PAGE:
Photo by http://www.flickr.com/photos/sebflyte/

I didn’t buy a Glastonbury ticket earlier. I pre-registered, I have available funds and I would have been happy to go.

The reason I didn’t was not the history of poor weather (although it did make last year miserable in places). It was not the quality of acts thus far announced (I only saw two acts on the main stage across the 4 days last year). In fact, Glastonbury itself had nothing to do with my decision.

I’m not going because few of my friends are. Community is a large part of the festival experience. And like online communities; for all the features and draws of the infrastructure there may be, attendance/usage ultimately comes down to the strength of the community. Conversations. Connections. Shared experiences.

And so like the great Myspace to Facebook migration of 2006, 2008 suggests a similar move away from Glastonbury to Latitude.

The complication (for me, at least) is that Latitude is the same weekend as Truck Festival, an event I usually attend. In that respect, festivals differ from online communities. Open Social is making inroads into data portability, but festival attendance is still very much a zero-sum game.

sk

Bitstrips

Bitstrips is awesome. Very straightforward to use and incredibly customisable. Perfect for people like myself with no artistic ability to create a passable strip. And while it is still in beta, there are already some nice features set up within it. With the art sorted, I just need to work on improving the text.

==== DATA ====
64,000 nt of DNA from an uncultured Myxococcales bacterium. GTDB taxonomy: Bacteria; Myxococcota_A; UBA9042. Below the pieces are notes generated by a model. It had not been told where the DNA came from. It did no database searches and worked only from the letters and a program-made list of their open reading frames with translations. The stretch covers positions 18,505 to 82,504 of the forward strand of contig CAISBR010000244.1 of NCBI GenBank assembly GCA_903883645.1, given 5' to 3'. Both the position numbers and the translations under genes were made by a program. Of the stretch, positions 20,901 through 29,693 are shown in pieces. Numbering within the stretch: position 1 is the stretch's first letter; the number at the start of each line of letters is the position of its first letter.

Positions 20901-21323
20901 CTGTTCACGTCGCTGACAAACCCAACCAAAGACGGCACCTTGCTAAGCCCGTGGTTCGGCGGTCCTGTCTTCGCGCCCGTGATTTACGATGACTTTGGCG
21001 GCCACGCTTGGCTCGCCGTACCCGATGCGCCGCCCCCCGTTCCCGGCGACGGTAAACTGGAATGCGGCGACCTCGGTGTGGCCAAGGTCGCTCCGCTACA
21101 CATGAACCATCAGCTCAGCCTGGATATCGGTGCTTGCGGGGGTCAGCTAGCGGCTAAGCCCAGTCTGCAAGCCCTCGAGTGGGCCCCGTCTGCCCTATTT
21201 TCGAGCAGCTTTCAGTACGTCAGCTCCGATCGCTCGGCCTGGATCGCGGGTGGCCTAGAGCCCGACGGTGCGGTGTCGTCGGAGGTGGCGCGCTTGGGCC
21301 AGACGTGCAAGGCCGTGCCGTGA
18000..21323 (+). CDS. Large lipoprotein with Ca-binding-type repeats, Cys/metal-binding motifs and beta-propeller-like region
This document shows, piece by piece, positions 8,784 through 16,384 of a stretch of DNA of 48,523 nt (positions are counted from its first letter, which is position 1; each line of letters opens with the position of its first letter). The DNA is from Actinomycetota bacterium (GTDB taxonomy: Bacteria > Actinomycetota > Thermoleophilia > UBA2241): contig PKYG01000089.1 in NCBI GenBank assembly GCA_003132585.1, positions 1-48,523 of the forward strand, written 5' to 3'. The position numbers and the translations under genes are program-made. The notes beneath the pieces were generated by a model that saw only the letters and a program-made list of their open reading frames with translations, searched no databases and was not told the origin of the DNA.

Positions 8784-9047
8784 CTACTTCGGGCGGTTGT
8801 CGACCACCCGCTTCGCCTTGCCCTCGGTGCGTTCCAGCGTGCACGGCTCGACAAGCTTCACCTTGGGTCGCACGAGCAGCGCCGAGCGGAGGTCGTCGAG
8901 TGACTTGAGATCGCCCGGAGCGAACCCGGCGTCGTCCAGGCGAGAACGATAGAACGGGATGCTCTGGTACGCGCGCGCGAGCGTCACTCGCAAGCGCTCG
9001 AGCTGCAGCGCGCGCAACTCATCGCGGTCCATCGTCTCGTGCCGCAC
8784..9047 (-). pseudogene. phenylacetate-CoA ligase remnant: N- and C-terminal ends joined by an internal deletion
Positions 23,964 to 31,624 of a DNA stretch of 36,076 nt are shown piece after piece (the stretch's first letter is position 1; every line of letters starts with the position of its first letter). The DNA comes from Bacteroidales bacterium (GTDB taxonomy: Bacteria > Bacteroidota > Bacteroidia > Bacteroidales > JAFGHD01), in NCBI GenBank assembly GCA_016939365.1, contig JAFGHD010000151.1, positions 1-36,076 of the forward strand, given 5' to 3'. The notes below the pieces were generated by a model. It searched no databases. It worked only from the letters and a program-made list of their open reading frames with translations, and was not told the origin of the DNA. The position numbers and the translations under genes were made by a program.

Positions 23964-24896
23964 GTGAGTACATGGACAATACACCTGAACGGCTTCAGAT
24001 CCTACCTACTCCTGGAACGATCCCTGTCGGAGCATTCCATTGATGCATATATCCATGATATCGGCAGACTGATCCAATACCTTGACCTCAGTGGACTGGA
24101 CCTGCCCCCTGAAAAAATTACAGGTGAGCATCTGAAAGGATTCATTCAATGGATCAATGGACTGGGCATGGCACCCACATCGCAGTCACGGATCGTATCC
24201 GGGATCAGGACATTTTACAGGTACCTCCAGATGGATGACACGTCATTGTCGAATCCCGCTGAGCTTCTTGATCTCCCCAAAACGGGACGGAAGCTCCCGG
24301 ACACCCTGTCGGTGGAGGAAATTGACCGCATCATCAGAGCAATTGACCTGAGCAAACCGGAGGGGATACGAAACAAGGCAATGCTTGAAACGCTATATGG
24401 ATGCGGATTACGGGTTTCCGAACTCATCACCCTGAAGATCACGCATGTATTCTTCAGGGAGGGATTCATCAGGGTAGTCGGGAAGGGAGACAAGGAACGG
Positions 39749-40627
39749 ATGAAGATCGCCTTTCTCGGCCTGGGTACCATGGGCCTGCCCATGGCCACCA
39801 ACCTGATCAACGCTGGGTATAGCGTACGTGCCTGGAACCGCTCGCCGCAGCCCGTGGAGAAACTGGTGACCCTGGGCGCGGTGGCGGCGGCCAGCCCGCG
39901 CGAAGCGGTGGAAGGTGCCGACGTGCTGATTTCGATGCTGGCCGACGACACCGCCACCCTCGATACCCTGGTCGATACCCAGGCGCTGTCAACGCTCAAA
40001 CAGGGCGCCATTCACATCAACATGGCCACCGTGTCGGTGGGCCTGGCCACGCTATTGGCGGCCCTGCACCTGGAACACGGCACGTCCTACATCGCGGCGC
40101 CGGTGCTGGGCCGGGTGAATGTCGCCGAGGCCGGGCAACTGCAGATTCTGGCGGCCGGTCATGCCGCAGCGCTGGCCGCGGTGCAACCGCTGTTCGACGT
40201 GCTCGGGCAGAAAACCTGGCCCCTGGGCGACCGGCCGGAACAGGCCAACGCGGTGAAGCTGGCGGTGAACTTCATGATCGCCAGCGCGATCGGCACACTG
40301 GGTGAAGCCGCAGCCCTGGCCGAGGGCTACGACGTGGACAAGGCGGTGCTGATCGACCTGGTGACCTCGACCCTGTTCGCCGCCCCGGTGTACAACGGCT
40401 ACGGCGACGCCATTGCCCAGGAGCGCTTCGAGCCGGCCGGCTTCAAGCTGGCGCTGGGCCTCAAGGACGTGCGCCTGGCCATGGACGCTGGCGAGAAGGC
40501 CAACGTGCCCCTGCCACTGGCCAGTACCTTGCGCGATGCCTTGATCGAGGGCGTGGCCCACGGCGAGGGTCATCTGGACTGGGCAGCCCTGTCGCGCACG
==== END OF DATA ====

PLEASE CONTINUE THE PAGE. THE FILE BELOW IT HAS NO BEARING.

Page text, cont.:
'The Big Still'

The reason this looks a bit wrong is that I’ve had to adjust the dimensions to fit in the layout

Incidentally, I am referring to this story. The latest in a spate of accusations of visual plagiarism. Can artists assert their intellectual rights? With the difficulties in proving the originality of ideas or concepts, it looks like a row that will long continue. Plenty of time for me to hone my comic strip skills then.

sk

Links – 4th April 2008

A quiet week:

Blog-related

Random

Exploiting the medium to maximize engagement

After raving about The 21 Steps – the first episode (is that the right word?) of the We Tell Stories adventure, I have to say I was disappointed with Week 2’s offering – Slice. It was just too lightweight. The twin narrative wasn’t utilised effectively and the the Twitter feeds were essentially the same text as the blogs formatted differently. Following in real-time admittedly offered some excitement, but this was short-lived. 1 for 2 then, but I will continue to support the endeavour. Week 3 is released today.

As I mentioned in my previous post, I applaud Penguin and Six to Start for identifying the unique features of the medium, utilising its strengths and pushing the constraints. I wish more would do this. Or, if this is a common venture, I wish more people that do this were brought to my attention.

Two of my favourite books of all time are Watchmen by Alan Moore, and Jimmy Corrigan: The Smartest Kid on Earth by Chris Ware. Not only are both superb stories (one revolutionary, the other heartbreaking) but they are also superbly told. Whether nuanced allusions, repeat motifs, parallel stories (sometimes in alternating panels), duplicated images, adjuncts outside of the strip format or dual narrative within the same pane, both writers (and artist) successfully explored the limits of their medium. In my opinion, this elevates two great stories to classics. Others agree.